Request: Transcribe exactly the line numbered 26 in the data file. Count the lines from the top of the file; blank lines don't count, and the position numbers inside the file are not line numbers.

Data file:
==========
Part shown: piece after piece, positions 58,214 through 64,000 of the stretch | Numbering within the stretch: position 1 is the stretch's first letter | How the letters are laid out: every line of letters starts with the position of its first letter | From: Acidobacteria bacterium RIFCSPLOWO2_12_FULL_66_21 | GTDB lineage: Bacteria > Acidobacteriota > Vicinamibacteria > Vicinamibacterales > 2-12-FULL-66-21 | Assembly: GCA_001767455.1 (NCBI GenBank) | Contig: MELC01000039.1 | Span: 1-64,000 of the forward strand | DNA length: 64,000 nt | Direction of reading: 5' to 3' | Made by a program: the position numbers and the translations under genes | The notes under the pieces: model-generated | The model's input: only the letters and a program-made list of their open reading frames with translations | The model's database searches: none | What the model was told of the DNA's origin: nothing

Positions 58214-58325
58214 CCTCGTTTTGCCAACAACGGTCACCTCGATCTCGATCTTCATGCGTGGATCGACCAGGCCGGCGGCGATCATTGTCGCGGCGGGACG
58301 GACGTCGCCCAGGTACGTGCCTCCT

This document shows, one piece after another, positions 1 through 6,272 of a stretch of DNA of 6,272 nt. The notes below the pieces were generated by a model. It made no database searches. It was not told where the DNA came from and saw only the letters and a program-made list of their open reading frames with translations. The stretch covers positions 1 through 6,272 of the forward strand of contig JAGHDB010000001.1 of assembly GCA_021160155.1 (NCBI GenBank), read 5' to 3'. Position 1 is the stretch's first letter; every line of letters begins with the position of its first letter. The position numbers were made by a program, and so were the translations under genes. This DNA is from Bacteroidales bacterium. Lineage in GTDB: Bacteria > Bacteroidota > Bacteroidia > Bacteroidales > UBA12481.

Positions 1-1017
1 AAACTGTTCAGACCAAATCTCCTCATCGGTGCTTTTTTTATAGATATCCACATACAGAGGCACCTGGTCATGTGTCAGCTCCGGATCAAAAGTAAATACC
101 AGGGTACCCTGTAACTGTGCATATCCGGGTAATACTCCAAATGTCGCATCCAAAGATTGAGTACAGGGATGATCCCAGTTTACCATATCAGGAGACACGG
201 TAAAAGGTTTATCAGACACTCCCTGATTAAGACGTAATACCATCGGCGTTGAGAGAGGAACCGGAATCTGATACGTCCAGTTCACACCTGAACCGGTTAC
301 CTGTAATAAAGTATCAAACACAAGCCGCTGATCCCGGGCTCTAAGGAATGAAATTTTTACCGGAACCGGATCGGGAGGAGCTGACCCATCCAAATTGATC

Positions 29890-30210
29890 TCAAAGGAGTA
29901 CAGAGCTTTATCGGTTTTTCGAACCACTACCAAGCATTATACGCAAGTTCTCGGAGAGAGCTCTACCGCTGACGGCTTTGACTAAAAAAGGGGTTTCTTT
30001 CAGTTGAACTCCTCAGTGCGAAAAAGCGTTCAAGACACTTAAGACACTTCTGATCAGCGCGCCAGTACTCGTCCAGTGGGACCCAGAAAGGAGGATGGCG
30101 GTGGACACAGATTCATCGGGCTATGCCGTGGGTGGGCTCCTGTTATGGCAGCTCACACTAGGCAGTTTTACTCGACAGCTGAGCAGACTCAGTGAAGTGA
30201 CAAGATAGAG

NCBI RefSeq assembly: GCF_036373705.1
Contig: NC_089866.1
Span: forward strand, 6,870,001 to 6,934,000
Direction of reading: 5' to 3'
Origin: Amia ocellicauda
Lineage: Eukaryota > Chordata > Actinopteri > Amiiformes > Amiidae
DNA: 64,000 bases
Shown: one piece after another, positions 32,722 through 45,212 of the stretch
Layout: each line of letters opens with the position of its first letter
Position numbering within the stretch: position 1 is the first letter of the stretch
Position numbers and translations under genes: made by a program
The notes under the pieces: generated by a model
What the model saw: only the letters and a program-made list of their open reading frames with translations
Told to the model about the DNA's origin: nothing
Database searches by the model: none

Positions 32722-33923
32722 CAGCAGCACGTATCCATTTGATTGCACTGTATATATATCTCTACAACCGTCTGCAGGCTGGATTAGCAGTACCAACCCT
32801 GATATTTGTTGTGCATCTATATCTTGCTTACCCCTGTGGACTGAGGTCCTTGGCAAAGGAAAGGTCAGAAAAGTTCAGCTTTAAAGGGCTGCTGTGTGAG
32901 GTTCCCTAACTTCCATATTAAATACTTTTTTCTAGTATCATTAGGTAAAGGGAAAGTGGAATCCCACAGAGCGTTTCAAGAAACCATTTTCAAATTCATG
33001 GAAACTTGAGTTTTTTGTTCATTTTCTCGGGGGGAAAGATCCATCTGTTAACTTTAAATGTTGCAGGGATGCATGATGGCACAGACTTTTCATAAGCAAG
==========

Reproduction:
Position numbering within the stretch: position 1 is the first letter of the stretch